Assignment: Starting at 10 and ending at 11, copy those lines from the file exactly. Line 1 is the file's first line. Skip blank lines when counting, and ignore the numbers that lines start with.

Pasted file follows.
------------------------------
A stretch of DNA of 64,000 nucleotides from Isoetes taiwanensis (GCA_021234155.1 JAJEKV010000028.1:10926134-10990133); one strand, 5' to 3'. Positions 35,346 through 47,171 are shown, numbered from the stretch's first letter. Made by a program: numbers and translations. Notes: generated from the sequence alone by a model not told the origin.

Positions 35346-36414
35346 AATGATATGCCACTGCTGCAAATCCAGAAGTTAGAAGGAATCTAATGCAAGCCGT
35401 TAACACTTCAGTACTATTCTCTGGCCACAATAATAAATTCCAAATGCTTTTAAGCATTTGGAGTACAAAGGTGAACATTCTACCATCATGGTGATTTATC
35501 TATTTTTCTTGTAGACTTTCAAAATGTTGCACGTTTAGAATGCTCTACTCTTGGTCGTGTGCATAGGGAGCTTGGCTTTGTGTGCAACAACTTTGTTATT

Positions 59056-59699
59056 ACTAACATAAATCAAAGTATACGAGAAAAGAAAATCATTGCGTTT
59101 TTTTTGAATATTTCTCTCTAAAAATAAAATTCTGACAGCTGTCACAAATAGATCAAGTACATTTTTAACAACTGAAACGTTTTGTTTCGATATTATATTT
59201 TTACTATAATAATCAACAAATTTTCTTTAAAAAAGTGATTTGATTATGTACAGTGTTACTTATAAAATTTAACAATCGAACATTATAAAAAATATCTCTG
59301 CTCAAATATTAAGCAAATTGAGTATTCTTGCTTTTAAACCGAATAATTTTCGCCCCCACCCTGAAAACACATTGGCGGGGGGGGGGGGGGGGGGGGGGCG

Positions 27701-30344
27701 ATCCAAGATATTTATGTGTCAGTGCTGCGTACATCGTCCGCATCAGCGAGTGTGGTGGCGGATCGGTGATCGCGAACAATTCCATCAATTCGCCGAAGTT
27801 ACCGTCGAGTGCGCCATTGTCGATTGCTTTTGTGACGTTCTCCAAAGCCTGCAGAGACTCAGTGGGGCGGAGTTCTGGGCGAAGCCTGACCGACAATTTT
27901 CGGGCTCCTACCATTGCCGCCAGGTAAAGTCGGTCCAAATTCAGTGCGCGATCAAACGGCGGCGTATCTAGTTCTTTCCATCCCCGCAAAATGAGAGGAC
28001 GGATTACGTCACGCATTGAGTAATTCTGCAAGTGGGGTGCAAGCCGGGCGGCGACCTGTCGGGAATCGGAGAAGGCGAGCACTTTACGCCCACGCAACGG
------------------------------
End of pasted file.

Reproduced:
59301 CTCAAATATTAAGCAAATTGAGTATTCTTGCTTTTAAACCGAATAATTTTCGCCCCCACCCTGAAAACACATTGGCGGGGGGGGGGGGGGGGGGGGGGCG

Positions 27701-30344